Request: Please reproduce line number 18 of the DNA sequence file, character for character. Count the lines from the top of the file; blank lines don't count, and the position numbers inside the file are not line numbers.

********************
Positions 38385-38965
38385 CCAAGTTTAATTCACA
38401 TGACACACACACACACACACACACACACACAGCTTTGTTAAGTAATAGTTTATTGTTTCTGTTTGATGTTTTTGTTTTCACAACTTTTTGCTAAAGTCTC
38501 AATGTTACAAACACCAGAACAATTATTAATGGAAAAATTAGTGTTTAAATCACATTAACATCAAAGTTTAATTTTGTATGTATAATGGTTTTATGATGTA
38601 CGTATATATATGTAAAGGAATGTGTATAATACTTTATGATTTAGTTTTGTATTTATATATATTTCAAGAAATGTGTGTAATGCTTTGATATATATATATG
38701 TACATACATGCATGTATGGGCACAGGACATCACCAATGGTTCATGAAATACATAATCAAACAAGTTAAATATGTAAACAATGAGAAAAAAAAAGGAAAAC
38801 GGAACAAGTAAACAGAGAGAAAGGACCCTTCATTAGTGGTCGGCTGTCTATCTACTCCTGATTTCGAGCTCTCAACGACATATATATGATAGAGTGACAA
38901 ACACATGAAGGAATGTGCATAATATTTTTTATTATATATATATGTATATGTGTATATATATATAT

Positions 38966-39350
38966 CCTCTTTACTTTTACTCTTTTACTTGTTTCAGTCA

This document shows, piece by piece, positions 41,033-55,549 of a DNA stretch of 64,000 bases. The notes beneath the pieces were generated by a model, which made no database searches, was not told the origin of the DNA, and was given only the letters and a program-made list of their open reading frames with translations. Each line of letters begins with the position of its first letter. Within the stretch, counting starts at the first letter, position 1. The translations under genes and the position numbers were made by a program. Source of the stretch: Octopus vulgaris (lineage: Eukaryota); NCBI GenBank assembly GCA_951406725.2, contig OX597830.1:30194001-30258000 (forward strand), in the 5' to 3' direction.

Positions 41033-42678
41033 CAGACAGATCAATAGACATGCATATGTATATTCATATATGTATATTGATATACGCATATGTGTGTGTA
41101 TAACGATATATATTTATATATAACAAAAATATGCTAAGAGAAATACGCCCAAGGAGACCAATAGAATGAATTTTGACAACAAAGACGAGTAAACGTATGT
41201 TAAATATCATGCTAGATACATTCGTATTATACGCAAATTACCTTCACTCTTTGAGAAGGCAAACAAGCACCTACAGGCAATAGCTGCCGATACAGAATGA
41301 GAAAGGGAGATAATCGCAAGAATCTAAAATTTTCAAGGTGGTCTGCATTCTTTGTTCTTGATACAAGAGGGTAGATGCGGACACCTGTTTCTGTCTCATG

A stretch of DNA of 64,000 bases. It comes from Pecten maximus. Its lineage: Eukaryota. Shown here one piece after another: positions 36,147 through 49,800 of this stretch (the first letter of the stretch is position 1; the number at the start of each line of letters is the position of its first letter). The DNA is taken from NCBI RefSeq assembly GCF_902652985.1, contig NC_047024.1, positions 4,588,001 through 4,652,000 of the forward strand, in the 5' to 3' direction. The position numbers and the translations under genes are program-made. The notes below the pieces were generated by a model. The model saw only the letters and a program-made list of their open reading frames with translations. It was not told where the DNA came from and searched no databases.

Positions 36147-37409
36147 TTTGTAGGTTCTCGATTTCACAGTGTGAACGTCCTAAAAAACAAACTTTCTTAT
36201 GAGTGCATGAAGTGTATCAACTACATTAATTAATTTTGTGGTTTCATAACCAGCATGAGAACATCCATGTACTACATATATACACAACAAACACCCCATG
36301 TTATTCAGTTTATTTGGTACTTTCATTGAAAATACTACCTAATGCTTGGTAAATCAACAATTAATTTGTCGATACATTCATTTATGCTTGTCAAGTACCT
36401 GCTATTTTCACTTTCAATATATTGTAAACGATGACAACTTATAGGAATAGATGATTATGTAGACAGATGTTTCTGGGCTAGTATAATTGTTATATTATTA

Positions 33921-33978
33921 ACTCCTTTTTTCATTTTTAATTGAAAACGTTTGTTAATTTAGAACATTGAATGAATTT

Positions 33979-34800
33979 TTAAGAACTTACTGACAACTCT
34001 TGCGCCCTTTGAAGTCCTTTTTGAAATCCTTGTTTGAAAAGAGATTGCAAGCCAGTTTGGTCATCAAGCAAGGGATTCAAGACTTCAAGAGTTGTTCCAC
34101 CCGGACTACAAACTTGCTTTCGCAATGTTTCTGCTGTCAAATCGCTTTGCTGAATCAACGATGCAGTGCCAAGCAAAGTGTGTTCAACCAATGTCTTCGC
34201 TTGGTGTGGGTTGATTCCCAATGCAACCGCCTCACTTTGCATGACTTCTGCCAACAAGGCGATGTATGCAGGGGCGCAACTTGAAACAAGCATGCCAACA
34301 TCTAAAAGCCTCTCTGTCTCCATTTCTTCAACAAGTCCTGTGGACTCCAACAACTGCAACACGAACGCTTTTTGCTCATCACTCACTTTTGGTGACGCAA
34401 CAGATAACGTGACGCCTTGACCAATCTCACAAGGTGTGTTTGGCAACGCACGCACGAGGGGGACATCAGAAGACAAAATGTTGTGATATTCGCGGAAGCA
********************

Positions 36147-37409